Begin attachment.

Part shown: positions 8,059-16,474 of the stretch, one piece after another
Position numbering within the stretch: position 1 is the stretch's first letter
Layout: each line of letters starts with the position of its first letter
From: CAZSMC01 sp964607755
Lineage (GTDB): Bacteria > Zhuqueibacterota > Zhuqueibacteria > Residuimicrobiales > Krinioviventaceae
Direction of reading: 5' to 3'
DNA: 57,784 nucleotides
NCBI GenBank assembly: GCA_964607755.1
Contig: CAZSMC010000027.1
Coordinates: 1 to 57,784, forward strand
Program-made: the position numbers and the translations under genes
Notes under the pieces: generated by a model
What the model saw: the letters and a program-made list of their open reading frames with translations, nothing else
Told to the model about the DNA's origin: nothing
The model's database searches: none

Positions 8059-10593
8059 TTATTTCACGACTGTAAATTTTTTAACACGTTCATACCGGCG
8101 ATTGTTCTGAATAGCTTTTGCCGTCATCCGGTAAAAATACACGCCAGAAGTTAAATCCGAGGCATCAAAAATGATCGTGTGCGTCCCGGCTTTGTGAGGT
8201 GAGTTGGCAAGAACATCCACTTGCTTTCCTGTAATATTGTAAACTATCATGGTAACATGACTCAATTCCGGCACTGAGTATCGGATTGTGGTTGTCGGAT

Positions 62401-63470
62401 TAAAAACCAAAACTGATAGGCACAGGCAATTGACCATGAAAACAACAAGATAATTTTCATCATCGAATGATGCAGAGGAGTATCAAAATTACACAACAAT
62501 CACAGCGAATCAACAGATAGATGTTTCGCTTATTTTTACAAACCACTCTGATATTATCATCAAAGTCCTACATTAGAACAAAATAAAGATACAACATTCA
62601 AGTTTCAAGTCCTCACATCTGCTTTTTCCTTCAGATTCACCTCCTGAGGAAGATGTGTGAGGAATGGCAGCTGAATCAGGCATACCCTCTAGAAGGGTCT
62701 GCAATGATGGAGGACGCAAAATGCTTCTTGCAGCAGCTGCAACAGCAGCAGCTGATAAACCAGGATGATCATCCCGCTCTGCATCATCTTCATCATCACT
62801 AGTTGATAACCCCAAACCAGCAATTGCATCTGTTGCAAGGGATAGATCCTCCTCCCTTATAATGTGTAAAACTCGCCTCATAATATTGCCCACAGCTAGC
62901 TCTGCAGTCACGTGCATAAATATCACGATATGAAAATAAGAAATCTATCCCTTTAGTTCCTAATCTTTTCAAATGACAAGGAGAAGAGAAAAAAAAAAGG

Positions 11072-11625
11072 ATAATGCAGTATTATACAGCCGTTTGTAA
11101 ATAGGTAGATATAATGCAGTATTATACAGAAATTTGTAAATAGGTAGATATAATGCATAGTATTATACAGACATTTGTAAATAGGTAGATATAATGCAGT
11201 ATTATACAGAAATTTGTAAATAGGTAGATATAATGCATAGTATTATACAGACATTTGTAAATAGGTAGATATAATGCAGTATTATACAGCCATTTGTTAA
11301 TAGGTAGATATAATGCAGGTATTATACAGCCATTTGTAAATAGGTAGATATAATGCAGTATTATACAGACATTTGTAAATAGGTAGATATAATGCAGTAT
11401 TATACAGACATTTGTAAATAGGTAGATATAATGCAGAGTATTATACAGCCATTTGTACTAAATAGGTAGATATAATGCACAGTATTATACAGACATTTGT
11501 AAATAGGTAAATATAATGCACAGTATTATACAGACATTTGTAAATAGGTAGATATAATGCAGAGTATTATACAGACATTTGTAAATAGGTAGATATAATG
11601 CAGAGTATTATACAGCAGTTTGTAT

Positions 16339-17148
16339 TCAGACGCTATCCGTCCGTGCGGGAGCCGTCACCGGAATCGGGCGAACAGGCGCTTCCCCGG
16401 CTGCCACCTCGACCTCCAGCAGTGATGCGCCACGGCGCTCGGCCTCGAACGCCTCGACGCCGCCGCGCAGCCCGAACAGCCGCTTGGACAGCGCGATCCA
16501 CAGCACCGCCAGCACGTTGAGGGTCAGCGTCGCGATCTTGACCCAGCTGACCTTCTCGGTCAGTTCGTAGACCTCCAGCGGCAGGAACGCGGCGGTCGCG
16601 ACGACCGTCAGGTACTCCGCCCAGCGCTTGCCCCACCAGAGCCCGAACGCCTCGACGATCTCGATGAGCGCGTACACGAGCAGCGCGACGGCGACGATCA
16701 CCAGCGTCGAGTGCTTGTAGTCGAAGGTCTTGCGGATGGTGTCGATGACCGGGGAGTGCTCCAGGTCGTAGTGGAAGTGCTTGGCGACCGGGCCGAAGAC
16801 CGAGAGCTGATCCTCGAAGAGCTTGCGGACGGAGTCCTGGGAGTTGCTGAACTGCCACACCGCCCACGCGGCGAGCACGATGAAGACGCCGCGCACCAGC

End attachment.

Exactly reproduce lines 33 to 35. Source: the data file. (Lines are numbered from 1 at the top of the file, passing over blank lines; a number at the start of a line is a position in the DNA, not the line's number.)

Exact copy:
11501 AAATAGGTAAATATAATGCACAGTATTATACAGACATTTGTAAATAGGTAGATATAATGCAGAGTATTATACAGACATTTGTAAATAGGTAGATATAATG
11601 CAGAGTATTATACAGCAGTTTGTAT

Positions 16339-17148